Finally, the opposition party is united in the legislature, effectively blocking the president’s legislative agenda. While much attention focused on the “No” votes by three Republican senators —  Susan Collins (Maine), Lisa Murkowski (Alaska) and John McCain (Ariz.) — on repealing Obamacare, their votes mattered only because all 48 Democratic senators — including many with difficult upcoming elections in 2018 — stood united against repeal. This unity was far from a given in late 2016, when analysts wondered whether Democrats would be able to stick together. But, with strong encouragement from grass-roots activists, they have indeed stuck together. If anything, it is the president’s party — now divided among Trump supporters, libertarians, evangelicals and moderates — that is having trouble holding itself together.

In weaker democracies, the rise of strongman rule with a legislative majority would have overwhelmed the institutions. Once Recep Tayyip Erdogan in Turkey, Vladimir Putin in Russia, Hugo Chávez in Venezuela and Viktor Orban in Hungary achieved control over their legislatures, they had no trouble taking over other political institutions. Democratic backsliding ensued.

By contrast, so far in the United States, it is the administration that has floundered. This is a sign of the resilience of our democratic institutions and values.

There’s no reason to think the pressure on the administration will abate. Grass-roots organizers have tasted early victory — particularly in blocking the repeal of Obamacare — and are gearing up for persistent mobilization. This will help keep Democrats in Congress united in opposition. Coupled with more embarrassing exposés and the unfolding Russia scandal, civil society mobilization is likely to further frustrate the president.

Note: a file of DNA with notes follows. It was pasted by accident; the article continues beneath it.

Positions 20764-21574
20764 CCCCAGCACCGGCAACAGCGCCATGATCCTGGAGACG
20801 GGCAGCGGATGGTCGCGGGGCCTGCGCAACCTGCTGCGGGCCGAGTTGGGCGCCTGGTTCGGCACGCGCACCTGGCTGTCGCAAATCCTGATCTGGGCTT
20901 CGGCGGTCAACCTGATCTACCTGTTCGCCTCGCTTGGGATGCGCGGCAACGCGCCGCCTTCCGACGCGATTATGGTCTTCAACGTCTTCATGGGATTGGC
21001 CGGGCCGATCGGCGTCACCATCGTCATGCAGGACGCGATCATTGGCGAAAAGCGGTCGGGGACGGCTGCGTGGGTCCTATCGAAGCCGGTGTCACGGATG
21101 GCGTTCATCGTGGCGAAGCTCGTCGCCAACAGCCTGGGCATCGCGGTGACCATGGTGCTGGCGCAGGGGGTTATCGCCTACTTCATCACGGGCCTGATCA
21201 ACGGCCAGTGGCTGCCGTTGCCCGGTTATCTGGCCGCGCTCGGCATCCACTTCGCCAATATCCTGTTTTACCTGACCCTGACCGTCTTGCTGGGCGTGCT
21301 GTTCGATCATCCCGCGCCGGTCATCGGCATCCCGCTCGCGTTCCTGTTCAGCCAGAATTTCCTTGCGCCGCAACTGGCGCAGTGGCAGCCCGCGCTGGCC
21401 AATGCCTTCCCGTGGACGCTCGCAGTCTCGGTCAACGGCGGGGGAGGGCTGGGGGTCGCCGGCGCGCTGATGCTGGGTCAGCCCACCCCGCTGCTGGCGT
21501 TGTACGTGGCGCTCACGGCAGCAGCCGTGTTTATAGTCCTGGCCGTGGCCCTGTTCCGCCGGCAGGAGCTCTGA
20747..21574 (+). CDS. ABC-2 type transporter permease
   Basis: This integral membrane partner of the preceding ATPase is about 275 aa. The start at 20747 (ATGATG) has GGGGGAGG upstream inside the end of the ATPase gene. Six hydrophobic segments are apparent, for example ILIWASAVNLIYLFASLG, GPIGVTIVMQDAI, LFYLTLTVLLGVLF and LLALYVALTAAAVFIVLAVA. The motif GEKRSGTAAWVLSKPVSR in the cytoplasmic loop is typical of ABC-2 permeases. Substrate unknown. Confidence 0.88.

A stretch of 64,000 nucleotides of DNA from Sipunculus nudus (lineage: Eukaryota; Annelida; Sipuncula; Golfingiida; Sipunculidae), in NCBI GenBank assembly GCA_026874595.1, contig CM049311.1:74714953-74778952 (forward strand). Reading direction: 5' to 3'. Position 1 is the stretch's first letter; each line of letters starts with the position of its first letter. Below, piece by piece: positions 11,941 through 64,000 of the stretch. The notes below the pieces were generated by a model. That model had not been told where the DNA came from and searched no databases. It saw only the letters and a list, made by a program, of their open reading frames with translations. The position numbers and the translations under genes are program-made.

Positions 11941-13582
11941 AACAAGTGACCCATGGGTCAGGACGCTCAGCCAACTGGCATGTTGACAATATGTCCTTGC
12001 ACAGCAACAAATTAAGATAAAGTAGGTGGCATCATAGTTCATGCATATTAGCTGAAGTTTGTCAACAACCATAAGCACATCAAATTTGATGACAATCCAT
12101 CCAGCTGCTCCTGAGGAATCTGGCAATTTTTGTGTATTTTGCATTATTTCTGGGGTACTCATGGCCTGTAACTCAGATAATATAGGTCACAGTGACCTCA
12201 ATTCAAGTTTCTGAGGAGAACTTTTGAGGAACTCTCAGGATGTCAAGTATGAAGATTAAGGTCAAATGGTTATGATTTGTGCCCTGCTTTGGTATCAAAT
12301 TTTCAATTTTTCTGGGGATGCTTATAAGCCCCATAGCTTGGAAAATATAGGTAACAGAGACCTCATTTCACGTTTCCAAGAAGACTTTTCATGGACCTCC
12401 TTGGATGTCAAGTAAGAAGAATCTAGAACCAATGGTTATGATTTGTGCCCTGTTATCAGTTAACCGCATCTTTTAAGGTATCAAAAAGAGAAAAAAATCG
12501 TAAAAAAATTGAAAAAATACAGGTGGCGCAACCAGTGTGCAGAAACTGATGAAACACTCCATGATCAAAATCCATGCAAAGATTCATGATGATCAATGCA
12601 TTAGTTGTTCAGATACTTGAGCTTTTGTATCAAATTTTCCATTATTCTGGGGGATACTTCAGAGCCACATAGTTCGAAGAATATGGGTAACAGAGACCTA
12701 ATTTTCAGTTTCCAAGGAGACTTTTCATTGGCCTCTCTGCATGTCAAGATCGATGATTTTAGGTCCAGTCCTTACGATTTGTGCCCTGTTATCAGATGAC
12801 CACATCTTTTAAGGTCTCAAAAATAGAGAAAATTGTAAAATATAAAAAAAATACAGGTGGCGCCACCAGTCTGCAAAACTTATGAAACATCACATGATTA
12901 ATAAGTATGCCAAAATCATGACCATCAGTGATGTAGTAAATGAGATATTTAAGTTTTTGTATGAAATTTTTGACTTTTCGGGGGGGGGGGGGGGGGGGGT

President Trump's relationship with Congress has become more and more strained as he struggles to find legislative wins. Now he's going after Senate Majority Leader Mitch McConnell (R-Ky.), a key leader in his own party. (Jenny Starrs/The Washington Post)

And as Trump continues to be thwarted, expect him to maintain his attacks on rivals and even allies such as Attorney General Jeff Sessions and Senate Majority Leader Mitch McConnell (R-Ky.). This in turn should lead to more staff turnover. The character of new White House Chief of Staff John F. Kelly, who many Republicans hope will impose discipline, is beside the point. The nature of the administration will continue to be determined not by Kelly, but by the man recklessly tweeting at North Korea from his country club — and the popular backlash he provokes.

This turnover can place the president in a trap. Presidents often change staff to survive pressure, but too many changes cause chaos and policy incoherence. As in other democracies, the instability in the Trump team will likely undermine Trump’s chances of enacting his agenda, while further emboldening his opposition and civil society.

Just as Trump is placing our democratic institutions and civil society under a stress test, the recent firings demonstrate that the reverse is also true: Our institutions and civil society are placing his administration under a stress test as well. What’s unclear is which side will break first. For now, it’s the White House that is showing the first signs of cracking.